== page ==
By Obi Nwakanma
The Federal government is running on half its lungs: President Buhari’s inability to constitute a government nearly thirty days after taking his own oath of office is worrisome, and does provide some perverse humour for those whose thinking about Nigeria is often in the breach. It is true that the constitution does not give a time bar for when the president can constitute a federal executive council, but the law is quite clear that there shall be an executive council to make for the full governance of the republic.
Without the executive council in place, appointed and chaired certainly by the president, no government can be said to be running, or functioning, and no financial obligations or policies can be fully entered or catered to by the government. The executive council is a “council” for a reason, and the president, though chief executive of state on whose pleasure any member of the council serves, is not endowed with absolute authority or power. It is an imperative of state governance to put in place this ministerial council as part of the first fundamental obligations of government.
That President Buhari has not been able as at the writing of this column, to announce his ministerial list; and that the 8th Assembly has not even been properly constituted as to demand such a list from the president does say something about an incipient political crisis in Nigeria. I do not wish at this stage to be alarmist, but there is no government in Nigeria. We have an elected president still doing house cleaning, long, long, after the last party. It is not looking good.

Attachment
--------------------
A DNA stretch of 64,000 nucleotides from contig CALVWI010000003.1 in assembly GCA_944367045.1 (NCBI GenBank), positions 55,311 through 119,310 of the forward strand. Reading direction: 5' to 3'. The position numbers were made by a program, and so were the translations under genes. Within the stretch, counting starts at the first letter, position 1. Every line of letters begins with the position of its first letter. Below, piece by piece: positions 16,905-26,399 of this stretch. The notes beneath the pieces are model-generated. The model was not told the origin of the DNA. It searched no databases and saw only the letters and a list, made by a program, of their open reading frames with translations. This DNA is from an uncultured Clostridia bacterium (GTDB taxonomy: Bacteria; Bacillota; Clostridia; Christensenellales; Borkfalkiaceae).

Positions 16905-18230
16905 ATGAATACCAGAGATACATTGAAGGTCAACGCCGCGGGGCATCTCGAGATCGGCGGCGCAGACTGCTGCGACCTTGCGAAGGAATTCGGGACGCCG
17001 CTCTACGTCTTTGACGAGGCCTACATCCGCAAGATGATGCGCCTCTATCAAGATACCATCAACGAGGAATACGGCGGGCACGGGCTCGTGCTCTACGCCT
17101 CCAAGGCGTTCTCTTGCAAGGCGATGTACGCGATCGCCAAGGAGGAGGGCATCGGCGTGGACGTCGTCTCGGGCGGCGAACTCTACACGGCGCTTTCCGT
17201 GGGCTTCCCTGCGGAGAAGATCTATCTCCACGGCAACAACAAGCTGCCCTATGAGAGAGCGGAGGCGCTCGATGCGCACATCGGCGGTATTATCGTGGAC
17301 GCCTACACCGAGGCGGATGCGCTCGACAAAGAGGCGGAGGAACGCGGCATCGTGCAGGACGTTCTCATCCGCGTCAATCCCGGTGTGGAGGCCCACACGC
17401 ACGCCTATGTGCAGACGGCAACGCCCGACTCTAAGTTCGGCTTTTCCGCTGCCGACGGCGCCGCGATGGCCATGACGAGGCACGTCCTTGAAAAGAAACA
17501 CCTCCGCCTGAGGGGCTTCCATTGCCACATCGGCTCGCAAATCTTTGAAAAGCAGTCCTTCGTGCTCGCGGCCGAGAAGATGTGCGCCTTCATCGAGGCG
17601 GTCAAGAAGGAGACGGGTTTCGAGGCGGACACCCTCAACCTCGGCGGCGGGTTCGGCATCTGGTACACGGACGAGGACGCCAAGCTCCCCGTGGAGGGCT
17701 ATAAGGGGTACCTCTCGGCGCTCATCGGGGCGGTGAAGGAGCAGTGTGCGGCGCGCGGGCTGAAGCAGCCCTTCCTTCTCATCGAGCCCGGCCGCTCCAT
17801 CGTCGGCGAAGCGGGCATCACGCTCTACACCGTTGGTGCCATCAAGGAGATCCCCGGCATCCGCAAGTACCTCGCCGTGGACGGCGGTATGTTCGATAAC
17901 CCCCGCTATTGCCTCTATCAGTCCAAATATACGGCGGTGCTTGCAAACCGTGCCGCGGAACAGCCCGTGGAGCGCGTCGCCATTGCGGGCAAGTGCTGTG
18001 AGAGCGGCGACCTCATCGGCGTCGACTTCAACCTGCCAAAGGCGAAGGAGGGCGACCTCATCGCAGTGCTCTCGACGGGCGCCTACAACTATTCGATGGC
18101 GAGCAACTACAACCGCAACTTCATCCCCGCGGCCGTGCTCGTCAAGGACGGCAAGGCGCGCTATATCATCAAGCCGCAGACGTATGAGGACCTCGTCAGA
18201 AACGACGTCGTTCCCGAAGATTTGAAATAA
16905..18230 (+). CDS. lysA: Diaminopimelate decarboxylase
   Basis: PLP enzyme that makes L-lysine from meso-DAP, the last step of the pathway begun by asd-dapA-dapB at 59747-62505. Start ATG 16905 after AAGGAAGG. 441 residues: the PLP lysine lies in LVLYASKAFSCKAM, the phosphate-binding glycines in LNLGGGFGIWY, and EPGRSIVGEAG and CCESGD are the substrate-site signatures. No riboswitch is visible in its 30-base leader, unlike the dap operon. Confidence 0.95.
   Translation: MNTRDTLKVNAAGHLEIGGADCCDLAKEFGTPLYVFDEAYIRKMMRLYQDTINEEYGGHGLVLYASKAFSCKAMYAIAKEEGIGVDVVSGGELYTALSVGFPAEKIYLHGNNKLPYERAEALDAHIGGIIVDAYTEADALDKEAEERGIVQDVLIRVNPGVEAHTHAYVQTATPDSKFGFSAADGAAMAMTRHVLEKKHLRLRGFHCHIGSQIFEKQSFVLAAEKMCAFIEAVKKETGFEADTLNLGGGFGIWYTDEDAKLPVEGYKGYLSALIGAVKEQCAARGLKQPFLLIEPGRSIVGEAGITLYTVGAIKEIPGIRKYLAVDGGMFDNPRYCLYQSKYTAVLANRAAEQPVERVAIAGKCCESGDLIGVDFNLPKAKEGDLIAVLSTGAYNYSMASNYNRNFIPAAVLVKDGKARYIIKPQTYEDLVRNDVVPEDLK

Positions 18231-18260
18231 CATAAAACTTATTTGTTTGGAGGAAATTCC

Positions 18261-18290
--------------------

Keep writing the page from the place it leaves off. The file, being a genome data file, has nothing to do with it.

There is too much grappling at straws. It just seems like President Buhari is a little too surprised, and a little too startled by the power he now possesses, and with the shocking reality that he no longer is in the position of the critic. This government of the APC is too slow; too full of talk, but no action yet. There is no action because the party seems too fragmented to constitute a common front and govern. No party has yet taken this length of time in supplying a ministerial list to the National Assembly for confirmation. There is talk about empty treasuries and about a national “financial collapse” in the Ahmed Joda document which is now retailed as something of a holy grail.
The Joda document presumably is providing Buhari with a road map through what increasingly seems a murky fiscal and administrative landscape. There is even greater talk about recovering loot from past governments because the current government is far too broke to govern. “The treasury is virtually empty,” so declared President Buhari, in his meeting last week with state governors who came to talk with him about a federal bail-out of states.